Super! Utility men carrying Bucs through spring

With several regulars at WBC '17, Pirates' flexible players seizing opportunity

Super! Utility men carrying Bucs through spring

BRADENTON, Fla. -- Last Thursday, the Pirates fielded a lineup half-full of super-utility players: Adam Frazier at shortstop, Alen Hanson at third base, Phil Gosselin at second base and Chris Bostick in center field.

On Wednesday, they started Frazier at second base. Gosselin moved out to left field. Bostick entered the game to play second base. Max Moroff played shortstop after Jordy Mercer left the game. The lineup posted in the clubhouse for Thursday night's game includes Frazier back at shortstop, Gosselin at second, Gift Ngoepe at third base and Hanson in right field.

Put simply: The Pirates have a lot of moving parts in Spring Training, and for good reason.

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"Guys that are looking for jobs are real comfortable bouncing around. Guys that want to play in the big leagues are comfortable bouncing around," manager Clint Hurdle said. "Look at the opportunity that's available, and if you think it's an opportunity to make the club, you embrace it and move on it."

Frazier's backhanded stop

If Jung Ho Kang isn't ready for Opening Day -- he is still in South Korea, awaiting his visa -- the Pirates could have three bench spots earmarked for utility-type players. One of those will go to Frazier, who enjoyed an impressive debut offensively last season. Another could go to Hanson, who's out of Minor League options.

Frazier taking advantage of playing time

Gosselin may earn the other job through his experience, versatility and a right-handed bat the Bucs like. The Pirates traded pitching prospect Frank Duncan to the D-backs in order to acquire Gosselin, who hit a grand slam in Wednesday's 6-5 win over the Orioles.

Gosselin has done it before. An outfielder in college, he's played first, second, third, shortstop and left field in the Majors. It's not an easy job, but he welcomes it.

Gosselin's single

"I feel like it's becoming more prevalent across baseball, but there are definitely more [versatile players here] than the stops I've made in the past," Gosselin said. "There's quite a few guys that can bounce around, have good at-bats and play pretty good in the field. It's good to have that on the team. Guys like that can be valuable. We've certainly got a lot of good players here."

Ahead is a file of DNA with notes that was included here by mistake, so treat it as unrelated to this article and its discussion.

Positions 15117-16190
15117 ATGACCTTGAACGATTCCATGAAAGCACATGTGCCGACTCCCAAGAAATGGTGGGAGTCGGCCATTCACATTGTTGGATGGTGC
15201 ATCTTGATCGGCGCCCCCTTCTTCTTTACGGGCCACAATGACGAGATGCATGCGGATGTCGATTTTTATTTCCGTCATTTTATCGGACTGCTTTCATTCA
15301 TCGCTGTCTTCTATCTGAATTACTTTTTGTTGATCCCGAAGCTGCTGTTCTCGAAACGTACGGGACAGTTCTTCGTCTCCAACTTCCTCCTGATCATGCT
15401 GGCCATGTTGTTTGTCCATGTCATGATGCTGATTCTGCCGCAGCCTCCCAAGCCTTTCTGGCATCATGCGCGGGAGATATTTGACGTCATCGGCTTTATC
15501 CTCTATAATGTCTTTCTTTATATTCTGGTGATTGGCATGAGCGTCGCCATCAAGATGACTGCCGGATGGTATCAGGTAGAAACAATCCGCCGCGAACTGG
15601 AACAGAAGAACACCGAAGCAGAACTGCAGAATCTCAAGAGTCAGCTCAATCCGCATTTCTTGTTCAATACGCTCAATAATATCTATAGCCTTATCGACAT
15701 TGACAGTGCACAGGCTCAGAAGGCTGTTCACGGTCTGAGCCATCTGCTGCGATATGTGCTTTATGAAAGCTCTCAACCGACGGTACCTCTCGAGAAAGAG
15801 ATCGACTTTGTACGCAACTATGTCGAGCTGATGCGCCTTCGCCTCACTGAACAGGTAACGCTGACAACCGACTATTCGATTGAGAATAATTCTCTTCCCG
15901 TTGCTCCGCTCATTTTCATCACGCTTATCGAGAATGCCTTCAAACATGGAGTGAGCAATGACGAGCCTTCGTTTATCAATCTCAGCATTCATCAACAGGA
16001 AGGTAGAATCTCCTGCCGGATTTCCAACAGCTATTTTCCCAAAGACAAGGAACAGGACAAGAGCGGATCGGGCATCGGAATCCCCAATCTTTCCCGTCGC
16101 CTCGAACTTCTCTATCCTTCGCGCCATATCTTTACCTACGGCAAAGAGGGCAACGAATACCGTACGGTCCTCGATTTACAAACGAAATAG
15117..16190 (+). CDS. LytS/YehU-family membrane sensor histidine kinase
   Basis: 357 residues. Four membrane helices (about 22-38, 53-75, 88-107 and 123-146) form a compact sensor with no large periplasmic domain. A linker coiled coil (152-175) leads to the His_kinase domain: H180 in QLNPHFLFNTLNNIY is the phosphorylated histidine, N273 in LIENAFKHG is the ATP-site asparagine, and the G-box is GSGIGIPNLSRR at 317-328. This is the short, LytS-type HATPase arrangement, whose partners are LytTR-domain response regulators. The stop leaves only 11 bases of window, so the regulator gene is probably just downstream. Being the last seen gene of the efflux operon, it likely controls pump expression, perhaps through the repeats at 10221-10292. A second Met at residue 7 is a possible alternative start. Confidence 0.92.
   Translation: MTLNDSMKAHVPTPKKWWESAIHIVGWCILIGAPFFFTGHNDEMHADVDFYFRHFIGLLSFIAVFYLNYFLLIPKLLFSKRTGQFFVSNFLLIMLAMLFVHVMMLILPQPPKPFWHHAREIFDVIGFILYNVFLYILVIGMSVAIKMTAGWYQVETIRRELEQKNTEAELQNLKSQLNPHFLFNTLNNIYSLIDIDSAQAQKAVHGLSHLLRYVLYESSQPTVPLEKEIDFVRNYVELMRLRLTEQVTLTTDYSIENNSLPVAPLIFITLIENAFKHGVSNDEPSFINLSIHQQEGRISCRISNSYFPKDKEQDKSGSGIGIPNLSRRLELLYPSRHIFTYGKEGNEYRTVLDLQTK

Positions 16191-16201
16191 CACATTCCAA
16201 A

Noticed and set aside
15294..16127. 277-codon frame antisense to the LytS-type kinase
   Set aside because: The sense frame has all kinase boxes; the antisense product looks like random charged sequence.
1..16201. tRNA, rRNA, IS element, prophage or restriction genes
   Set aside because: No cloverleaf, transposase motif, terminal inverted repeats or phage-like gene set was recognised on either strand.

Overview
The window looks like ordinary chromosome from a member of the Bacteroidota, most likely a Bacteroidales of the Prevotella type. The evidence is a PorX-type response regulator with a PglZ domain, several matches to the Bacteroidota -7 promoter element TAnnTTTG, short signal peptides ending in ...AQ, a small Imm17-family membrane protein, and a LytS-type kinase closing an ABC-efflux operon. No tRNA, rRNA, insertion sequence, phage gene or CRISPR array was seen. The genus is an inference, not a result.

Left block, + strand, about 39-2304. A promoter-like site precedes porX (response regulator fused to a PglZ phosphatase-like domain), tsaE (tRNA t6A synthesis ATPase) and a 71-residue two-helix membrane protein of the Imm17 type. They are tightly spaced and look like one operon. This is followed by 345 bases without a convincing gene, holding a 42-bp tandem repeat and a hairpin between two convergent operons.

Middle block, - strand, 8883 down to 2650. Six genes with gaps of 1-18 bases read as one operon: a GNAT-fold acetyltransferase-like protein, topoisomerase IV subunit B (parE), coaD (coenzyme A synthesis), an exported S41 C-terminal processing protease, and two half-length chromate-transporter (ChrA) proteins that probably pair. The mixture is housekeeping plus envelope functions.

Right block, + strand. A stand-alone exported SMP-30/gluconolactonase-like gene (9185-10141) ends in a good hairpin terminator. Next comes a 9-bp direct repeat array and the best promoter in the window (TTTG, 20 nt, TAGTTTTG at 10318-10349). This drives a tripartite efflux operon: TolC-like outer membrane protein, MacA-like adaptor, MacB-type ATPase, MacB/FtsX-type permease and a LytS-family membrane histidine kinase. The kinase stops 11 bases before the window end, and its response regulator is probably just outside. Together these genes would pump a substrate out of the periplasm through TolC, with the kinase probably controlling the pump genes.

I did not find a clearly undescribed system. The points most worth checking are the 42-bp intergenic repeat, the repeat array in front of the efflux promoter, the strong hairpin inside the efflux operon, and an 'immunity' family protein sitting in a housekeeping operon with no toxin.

With so many similarly flexible players, what are the Pirates looking for? A backup shortstop, first and foremost.

Bostick's sliding stop

"Knock on wood, not for a long-term situation, but to give Jordy an opportunity to back away, to miss a game here and there," Hurdle said. "We're also looking what their second-best positions are, trying to profile each one of them individually. Who shows the best ability to go to the outfield? Who's best on the corner? Who's best in the middle? We're looking at a number of different things.

"That's why we're trying to get them out there with some repetition all at the same time -- so they're fresh on your minds, you're watching them play with another in a short sequence of events. Sometimes a guy's better suited at second than he is at short. Sometimes a guy can go over to third and do a nice job as well. We're going to spin them in the outfield as well. … We want to give them all starts as well to give us a nice volume of playing opportunity."

Hurdle on Frazier's value

With Andrew McCutchen, Starling Marte, Gregory Polanco and Josh Harrison out of camp for the World Baseball Classic, putting together a lineup each day might be somewhat of a puzzle for Hurdle. Fortunately, he's got a lot of pieces that fit just about anywhere.

"It's awesome that these guys are going to get this opportunity," Hurdle said. "It's good for us, and we need to take advantage of it."

Adam Berry has covered the Pirates for MLB.com since 2015. Follow him on Twitter and Facebook, read his blog and listen to his podcast. This story was not subject to the approval of Major League Baseball or its clubs.